Why I Am Optimistic
I want to set aside for the moment the question of whether Bernie Sanders or anybody else with national name recognition kick starts a serious Third Party campaign. Instead I want to talk about public opinion.
Two and a half years ago, when Bernie Sanders started his bid for the Democratic nomination, the American left was invisible in national politics. I defy anyone to claim that as of April 2015 you really believed that Bernie Sanders would become the President of the United States. Bernie had no more name recognition than Jesse Jackson, Ralph Nader or even Dennis Kucinich — none of whom ever came close to taking office. And, to the amusement of the entire punditocracy, Bernie “bore the burden” of being a socialist which was universally deemed to be a laughably hopeless label to live down.
Can you take a breath and contemplate how much the political universe has changed since then?
Bernie is now the most popular politician in the country. The word, socialist, is no longer even a slight impediment to his appeal. Polling shows that his agenda of FDR style governmental intervention is now favored by the majority. Sanders is about to launch his national campaign in support of Medicare for All, which will put every Democratic politician in the country on the Yes-No spot, and you can bet that most of them will side with their donors against their constituents.
This will keep Our Revolution in the news and on the offensive into the mid terms next year.
At this point, we have to consider the crookedness of the system and the gimmicks employed by the Democratic National Committee to get the candidate that the donors want. That is a given. The only way to overcome that is with massive numbers that overwhelm the gimmicks. Coming from nowhere as Bernie did, he was unable to turn out the blowout majorities necessary to win.
He came so much closer than anybody in power could imagine. I think it is useful to review how it might have worked. Step One was always to win Iowa and New Hampshire, blowing up the idea that Bernie Can’t win. From there, he faced the Fire Wall of the South — where the African American vote is the decisive demographic. All he needed was to get a 50-50 split in the black vote and Hillary would be toast.
Neither happened in 2016. Hillary “won” Iowa, which was a major blow to the Sanders strategy. It left the presumption that Hillary was inevitable intact. And, for now, I will leave alone how the Clinton’s “earned” the loyalty of African Americans in the south — but just note that as of Hillary’s triumphal march through the south, Bernie was still very much an unknown quantity to most Americans.
The Iowa victory by Hillary Clinton was, according to the Editorial Page of the Des Moines Register a debacle:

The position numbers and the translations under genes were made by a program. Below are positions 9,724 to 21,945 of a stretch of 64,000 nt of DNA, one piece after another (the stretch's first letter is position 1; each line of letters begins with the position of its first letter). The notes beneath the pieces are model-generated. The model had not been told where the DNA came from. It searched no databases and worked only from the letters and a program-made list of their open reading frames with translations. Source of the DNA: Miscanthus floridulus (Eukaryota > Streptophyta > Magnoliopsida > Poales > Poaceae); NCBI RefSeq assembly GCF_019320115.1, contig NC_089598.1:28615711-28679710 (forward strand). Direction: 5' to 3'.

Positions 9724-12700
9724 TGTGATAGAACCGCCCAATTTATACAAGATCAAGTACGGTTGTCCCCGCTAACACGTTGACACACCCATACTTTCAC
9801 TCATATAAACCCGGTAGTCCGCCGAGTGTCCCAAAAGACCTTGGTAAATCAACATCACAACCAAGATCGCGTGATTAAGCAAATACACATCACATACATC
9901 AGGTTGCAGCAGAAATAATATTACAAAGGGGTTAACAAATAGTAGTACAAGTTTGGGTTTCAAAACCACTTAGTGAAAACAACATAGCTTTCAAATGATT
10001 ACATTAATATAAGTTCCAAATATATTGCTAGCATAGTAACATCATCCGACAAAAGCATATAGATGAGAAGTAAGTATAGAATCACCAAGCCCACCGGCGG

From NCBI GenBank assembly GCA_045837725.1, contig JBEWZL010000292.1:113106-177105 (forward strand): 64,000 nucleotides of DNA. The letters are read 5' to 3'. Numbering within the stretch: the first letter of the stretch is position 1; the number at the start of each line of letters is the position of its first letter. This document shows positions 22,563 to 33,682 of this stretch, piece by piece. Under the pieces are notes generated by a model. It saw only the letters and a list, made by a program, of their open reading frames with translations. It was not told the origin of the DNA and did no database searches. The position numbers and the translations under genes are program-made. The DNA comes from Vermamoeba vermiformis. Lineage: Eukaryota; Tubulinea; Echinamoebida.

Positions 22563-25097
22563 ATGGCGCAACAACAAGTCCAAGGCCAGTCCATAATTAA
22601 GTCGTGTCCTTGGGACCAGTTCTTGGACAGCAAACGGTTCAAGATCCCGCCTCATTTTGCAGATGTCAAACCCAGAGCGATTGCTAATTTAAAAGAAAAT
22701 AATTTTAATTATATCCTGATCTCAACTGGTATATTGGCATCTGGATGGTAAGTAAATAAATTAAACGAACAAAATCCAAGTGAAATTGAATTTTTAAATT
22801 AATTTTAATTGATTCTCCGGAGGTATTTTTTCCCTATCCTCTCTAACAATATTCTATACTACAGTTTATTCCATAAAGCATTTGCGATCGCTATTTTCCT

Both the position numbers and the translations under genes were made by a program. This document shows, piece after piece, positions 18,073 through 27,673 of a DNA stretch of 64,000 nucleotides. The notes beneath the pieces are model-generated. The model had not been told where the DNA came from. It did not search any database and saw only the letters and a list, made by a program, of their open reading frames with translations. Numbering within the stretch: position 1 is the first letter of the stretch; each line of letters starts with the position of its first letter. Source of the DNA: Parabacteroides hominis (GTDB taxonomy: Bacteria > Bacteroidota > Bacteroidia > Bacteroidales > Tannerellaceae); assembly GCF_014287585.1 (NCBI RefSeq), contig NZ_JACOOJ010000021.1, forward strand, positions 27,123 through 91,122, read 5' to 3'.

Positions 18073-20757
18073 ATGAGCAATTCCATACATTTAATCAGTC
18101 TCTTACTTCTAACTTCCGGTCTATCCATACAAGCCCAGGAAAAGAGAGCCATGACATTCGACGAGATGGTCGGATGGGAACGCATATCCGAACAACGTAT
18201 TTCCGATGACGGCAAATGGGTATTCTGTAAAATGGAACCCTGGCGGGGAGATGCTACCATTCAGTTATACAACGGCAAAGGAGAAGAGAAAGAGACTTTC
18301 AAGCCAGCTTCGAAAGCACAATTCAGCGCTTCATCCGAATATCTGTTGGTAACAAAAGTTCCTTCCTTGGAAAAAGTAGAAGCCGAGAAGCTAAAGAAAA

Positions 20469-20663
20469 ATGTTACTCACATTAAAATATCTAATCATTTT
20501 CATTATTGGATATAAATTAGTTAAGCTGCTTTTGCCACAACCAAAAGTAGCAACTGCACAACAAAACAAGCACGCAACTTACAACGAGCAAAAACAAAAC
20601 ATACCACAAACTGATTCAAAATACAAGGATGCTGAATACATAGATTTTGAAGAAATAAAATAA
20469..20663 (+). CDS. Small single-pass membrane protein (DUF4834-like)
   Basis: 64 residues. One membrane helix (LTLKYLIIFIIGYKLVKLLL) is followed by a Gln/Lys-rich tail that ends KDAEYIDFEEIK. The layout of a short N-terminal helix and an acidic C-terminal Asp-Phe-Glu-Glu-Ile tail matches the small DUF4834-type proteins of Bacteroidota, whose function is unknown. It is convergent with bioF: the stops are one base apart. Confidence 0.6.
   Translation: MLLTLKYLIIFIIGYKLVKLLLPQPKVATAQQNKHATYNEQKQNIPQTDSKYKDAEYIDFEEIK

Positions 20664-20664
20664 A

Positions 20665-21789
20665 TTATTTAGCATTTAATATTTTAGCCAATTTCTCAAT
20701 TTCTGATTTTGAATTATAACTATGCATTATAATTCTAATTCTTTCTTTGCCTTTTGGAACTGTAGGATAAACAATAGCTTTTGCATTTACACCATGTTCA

Once again the world is laughing at Iowa. Late-night comedians and social media mavens are having a field day with jokes about missing caucusgoers and coin flips.
That’s fine. We can take ribbing over our quirky process. But what we can’t stomach is even the whiff of impropriety or error.
What happened Monday night at the Democratic caucuses was a debacle, period. Democracy, particularly at the local party level, can be slow, messy and obscure. But the refusal to undergo scrutiny or allow for an appeal reeks of autocracy.
For reasons that I still support, Bernie did not want to introduce himself to America as the guy who tried to sue his way into the White House, and so the debacle — and about 15 more just like it — went down with minimal blowback. And that is precisely why he lost — inability to win the AA vote and cheating.
In 2020, if Bernie runs as a Democrat, he will start as the front runner and virtually the entire country already knows him. Polling shows that African Americans have gotten to know him and he is very popular. Of course the same underhanded shit will be coming again — and probably a lot worse. But Bernie now has the popularity and the organized infrastructure to overwhelm anything short of just shutting down Democracy altogether.
I don’t rule that out, either. But if the hammer does come down, I can’t think of a better catalyst for revolution than cancelling an election to keep the people from getting the President they want.
To return to the idea of a Third Party — I support it. My optimism is not based on any set of tactics. Instead, it is based on seeing how far Bernie Sanders has gone to crystalize public opinion against the corporate whoredom that rules us. The “trend” is not just playing itself out — it is getting stronger. Trump and the GOP are destroying their brand while the Democrats are at their lowest ebb since the Roaring Twenties.
Yes, there are powerful forces with tons of money and lots of armed pigs that oppose us. Thus it has always been. Bernie has shown that we don’t have to be powerless.
We can take power. And we will.
Details will take care of themselves.OCMI, incognito, Ichingcarpenter and 36 othersTuesday, spud demon, h-32, Pastiche, beltanefauve, Shlabotnik, Colors of the Rainbow, NothingcleverjustRay, disillusioned73, Iwalani88, Grey, hopemountain, mzh, Pam, Art from Ark, tonyl, Ohio Barbarian, chknltl, Utopian Leftist, jwirr, Baba OhReally, rampart, nevereVereven, ChefEric, xynthee, Koko, MistaP, Jefferson23, JEB, peacecorps, NV Wino, Marym625, RadicleFantast, djean111, PADemD, Haikugal like this
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